What precipitated Rabbi Cowen’s article? It seems to be the decision of the Jewish Community Council of Victoria and other bodies to seek to educate teachers in how to deal sensitively and compassionately with students in their classrooms who are becoming aware of their homosexuality. These students face ostracism and bullying because we still live in a predominantly homophobic society.
“Keshet”, meaning “rainbow”, is an American-based, Jewish-focused program that trains teachers to be aware of these issues in the classroom. A group has been set up in Melbourne to bring Keshet to Australia. Rabbi Cowen does not seem to believe that programs like Keshet should be used to train teachers in Jewish schools about how to give support to students who are struggling to come to terms with their sexual identity.
What Rabbi Cowen seems to overlook is that Keshet and similar programs are not about what is “normative”. They do not seek to lay down how people should behave. They are about reality – how people are in fact.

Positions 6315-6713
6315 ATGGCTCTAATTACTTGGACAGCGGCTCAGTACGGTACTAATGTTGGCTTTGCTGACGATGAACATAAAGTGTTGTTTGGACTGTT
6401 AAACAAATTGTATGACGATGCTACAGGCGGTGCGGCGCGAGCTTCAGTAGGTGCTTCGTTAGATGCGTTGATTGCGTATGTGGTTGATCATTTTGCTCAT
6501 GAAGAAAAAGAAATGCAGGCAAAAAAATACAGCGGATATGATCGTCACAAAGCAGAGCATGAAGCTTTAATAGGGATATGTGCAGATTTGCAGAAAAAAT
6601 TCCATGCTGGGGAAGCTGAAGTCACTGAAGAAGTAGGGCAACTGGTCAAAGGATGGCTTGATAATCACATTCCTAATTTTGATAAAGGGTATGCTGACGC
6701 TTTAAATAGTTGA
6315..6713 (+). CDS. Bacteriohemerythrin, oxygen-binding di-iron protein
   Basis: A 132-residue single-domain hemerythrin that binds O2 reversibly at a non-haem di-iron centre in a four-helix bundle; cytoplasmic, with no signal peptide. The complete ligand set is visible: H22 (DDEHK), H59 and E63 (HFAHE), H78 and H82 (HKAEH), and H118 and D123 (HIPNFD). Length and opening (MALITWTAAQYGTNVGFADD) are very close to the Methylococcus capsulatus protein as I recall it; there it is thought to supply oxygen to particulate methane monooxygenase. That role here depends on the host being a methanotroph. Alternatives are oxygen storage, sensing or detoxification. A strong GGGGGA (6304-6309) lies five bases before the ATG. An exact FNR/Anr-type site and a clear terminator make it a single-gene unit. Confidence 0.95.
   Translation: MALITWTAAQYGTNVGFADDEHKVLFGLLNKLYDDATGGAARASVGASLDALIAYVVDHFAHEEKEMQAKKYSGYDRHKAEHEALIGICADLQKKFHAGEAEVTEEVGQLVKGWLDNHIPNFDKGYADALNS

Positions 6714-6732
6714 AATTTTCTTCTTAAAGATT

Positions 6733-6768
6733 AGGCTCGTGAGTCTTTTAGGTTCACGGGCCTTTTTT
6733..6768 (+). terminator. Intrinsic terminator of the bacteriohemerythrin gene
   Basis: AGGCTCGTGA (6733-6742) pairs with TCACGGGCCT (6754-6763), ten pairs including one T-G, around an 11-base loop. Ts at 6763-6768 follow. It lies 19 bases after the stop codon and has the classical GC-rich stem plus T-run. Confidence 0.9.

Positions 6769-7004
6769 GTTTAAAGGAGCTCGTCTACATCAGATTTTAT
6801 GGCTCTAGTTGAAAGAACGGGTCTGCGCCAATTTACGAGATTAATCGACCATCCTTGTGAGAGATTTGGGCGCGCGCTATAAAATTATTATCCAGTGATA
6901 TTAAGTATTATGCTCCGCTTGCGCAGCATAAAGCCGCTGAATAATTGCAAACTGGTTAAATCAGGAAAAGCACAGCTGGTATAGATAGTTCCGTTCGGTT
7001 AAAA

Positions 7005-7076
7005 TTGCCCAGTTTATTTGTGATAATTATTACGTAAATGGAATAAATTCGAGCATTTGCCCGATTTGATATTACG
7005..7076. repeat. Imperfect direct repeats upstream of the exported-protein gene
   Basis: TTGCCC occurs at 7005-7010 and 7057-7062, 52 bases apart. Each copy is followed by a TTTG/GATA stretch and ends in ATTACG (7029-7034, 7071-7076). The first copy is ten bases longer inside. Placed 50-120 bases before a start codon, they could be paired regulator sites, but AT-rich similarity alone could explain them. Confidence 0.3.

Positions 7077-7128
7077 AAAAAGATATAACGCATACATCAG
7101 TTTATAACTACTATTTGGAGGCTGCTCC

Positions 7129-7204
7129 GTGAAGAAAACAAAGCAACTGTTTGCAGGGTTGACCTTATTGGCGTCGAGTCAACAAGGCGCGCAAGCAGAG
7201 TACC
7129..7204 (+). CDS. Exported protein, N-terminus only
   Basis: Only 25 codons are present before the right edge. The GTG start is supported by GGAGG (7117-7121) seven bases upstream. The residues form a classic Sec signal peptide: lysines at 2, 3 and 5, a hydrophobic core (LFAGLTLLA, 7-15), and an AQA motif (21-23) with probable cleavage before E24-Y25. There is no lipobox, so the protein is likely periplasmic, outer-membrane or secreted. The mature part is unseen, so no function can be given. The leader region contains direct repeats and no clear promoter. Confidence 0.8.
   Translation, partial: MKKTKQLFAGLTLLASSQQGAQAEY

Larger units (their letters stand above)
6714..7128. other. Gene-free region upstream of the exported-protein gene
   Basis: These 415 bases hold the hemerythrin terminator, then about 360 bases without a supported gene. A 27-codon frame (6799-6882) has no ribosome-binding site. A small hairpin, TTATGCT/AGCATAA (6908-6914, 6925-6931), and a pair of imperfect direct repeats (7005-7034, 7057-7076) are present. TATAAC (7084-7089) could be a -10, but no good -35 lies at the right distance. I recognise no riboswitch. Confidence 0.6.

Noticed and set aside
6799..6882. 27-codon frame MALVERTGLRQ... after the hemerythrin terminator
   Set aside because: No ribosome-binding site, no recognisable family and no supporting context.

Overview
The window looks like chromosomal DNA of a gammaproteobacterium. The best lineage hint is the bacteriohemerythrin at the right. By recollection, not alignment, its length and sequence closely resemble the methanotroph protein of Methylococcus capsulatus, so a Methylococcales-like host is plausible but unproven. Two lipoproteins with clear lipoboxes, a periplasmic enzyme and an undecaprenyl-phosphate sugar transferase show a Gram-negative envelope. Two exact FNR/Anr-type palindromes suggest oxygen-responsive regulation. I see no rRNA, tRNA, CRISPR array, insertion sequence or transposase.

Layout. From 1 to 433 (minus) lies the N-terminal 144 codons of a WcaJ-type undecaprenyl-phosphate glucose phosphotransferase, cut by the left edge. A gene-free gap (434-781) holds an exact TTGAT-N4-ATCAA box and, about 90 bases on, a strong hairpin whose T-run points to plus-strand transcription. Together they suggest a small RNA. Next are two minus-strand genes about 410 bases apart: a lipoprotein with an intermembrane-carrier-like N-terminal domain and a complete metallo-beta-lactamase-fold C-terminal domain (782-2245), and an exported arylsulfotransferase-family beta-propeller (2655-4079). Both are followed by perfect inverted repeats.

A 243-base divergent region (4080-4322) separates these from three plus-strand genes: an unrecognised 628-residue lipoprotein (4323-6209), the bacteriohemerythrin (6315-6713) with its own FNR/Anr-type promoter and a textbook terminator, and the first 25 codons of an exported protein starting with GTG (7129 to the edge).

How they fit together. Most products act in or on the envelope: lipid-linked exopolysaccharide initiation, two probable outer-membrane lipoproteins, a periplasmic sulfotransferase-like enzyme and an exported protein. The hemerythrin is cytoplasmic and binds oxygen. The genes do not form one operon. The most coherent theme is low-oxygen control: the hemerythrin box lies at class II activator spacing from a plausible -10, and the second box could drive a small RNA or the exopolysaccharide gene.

Since an appreciable percentage of the population is homosexual in fact, students who are becoming aware that they are or may be gay or lesbian need to be supported in that exploration as much as students who are exploring their sexuality as heterosexuals.
They need to be supported by teachers who are there not to declare what is “normative” and what is “abnormal”, but rather to offer support to all their students by recognising the differences among them, protecting them from prejudice and attack, and giving them confidence in expressing their deepest sense of self.
This story appeared on page 2 in the Melbourne mX on February 16, 2012, following on from the previous day’s cover story.
Jewish community groups have
distanced themselves from a
rabbi who criticised antibullying
programs for gay teens.